To Mumbai for the first time, and as described by a colleague a city as “assault on the senses” outside of the 5* hotel bubble.
FICCI Frames is the annual get together of the Indian Film & TV industry and whilst many of the trends in India are subtly different to other countries (i.e. print press is a growth industry, the film industry is also the music industry via Bollywood) familiar themes of the impacts of digital distribution and growth of mobile were also aired here.
I chaired a panel on the potential for creative collaboration between UK and India, with a particular focus on the opportunity of the new UK Animation Tax Relief. My panelists were two of the biggest Indian animation studios plus the largest post production facility (with UK & US subsidiaries) and in seeking to envisage a model which went beyond the “UK = creative IP dev / India = tech delivery (cheap)” an interesting argument developed. A statement that India does not have universal stories for development into global IP properties drew remarkably little push back.
This argument found an echo later in the week at the first India Design Forum with a discussion on the relative absence, and desirability or otherwise, of a coherent Indian design “language”.
To an objective ear these arguments seem slightly bizarre, the issue appears not one of an absence of either design or narrative but how to translate this Indian creative content into an international setting without losing its essence.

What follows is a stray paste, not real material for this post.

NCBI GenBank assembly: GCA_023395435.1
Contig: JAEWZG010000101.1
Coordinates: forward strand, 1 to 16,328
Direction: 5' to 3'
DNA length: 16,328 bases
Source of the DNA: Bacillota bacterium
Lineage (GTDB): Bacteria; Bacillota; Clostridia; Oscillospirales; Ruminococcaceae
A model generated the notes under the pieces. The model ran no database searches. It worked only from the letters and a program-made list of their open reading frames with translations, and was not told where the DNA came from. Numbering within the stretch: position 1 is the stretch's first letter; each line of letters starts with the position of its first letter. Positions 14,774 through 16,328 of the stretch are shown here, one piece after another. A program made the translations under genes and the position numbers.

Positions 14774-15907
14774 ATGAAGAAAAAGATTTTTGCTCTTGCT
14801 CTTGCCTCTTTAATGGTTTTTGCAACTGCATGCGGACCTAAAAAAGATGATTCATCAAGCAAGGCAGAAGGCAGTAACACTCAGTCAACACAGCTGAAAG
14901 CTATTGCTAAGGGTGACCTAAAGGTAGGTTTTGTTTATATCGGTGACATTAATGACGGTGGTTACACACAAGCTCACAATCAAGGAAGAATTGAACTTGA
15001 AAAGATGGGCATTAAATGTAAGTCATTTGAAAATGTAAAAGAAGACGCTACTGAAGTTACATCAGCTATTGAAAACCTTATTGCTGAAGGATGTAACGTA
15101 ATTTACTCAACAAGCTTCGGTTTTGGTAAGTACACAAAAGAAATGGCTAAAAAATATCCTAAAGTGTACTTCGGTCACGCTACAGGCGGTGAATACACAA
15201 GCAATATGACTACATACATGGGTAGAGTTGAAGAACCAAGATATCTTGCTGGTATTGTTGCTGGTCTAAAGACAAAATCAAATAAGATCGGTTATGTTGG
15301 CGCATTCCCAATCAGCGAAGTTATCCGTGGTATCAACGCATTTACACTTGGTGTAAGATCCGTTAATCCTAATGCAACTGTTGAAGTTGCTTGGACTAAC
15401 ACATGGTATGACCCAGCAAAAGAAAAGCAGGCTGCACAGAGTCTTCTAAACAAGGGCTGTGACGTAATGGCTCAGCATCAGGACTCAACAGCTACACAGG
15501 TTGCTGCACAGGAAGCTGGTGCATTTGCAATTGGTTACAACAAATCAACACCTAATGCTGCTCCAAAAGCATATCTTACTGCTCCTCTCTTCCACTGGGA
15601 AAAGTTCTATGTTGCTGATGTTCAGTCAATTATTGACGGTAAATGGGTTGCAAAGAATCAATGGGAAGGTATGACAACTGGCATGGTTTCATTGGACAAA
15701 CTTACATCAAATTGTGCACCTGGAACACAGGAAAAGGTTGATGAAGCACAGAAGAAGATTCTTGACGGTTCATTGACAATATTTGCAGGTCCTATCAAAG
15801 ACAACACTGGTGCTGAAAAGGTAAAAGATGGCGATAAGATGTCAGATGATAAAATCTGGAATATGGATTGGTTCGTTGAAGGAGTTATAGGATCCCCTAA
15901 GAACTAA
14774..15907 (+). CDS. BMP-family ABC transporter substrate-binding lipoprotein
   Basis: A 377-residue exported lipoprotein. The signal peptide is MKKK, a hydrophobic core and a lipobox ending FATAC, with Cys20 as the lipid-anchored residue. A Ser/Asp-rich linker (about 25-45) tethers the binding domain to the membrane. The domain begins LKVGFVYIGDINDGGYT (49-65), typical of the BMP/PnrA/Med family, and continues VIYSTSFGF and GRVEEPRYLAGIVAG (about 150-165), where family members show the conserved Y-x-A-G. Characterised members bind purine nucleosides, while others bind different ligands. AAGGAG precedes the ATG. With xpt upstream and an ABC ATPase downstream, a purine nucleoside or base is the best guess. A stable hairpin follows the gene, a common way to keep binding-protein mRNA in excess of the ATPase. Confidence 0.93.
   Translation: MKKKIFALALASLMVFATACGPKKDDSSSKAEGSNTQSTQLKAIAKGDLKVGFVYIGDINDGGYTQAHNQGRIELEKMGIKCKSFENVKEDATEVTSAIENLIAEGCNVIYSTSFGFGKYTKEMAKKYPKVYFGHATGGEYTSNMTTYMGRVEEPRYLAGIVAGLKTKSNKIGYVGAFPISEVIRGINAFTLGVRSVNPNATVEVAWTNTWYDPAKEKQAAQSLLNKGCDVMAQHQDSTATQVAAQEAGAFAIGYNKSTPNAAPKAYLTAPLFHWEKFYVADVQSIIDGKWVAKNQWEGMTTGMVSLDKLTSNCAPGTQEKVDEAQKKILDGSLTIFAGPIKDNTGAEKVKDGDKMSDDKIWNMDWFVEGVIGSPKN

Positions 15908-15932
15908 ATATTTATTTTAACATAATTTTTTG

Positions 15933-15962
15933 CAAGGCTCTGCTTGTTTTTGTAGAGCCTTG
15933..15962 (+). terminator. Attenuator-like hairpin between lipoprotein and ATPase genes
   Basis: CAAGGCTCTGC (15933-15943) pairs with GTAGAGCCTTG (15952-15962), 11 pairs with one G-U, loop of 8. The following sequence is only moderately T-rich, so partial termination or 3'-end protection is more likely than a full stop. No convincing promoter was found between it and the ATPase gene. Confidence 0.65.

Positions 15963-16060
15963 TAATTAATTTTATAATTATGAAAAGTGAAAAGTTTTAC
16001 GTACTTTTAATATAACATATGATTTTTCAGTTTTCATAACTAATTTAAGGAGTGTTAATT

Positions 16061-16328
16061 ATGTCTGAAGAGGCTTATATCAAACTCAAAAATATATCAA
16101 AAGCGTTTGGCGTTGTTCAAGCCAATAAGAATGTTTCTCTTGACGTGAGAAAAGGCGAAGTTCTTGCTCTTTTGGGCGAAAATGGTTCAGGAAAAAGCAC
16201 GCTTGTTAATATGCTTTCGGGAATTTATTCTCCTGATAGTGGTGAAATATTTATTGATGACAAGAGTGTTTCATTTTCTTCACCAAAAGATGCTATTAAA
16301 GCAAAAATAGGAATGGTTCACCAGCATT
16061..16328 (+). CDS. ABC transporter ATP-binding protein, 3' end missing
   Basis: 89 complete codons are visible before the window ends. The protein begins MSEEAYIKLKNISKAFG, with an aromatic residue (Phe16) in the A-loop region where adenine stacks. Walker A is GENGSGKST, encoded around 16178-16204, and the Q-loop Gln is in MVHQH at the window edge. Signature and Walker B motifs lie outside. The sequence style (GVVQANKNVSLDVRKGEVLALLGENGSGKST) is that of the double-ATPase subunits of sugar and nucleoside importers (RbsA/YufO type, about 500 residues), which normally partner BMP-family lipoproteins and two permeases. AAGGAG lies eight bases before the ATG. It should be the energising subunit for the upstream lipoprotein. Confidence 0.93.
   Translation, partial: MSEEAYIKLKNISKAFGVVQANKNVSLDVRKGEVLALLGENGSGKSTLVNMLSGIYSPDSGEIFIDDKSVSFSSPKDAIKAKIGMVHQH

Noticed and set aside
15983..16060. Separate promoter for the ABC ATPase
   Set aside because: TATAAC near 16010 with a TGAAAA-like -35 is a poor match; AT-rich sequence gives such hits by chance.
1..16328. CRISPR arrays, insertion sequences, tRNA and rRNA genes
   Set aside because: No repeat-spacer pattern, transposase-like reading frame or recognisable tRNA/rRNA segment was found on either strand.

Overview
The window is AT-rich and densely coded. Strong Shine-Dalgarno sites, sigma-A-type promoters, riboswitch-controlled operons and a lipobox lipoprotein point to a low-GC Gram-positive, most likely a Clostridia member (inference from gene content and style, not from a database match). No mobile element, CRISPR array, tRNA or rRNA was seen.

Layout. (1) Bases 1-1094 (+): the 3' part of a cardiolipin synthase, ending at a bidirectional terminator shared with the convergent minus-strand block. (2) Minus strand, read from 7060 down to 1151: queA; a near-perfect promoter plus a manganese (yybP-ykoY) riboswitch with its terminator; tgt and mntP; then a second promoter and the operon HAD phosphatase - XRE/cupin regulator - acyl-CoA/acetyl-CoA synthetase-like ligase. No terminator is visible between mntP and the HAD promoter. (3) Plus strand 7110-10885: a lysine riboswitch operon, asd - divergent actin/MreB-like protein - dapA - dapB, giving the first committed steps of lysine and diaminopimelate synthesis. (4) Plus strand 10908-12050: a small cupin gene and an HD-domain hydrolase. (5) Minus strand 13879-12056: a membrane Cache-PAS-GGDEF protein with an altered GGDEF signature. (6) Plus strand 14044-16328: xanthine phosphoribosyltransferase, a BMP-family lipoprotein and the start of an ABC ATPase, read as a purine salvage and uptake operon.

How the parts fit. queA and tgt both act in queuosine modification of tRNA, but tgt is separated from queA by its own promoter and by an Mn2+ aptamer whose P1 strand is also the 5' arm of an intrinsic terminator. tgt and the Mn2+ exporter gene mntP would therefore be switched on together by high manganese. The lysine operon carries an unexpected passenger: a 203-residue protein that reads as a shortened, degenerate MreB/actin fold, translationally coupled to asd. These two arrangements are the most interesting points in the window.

Similarly in a business context there is clearly a massive opportunity in a fast emerging marketplace (i.e. games on mobile will explode over the next 2 years) and strong Indian confidence and financial clout at corporate level for global expansion. But cultural affinity (cricket?) only goes so far and there is a sense that an active facilitation role between UK and India is crucial at this stage to drive better market intelligence on both sides. SIN, CIKTN and UKTI are in early discussions on an initiative in this space later in 2013/14.
Final word to Atul Punj of the Punj Lloyd Group, a property and infrastructure developer passionate about the need to incorporate design thinking into urban planning to counter the lack of an Indian “civic sense” – his words resonating as another hair raising taxi ride across the teeming city somehow ended without calamity.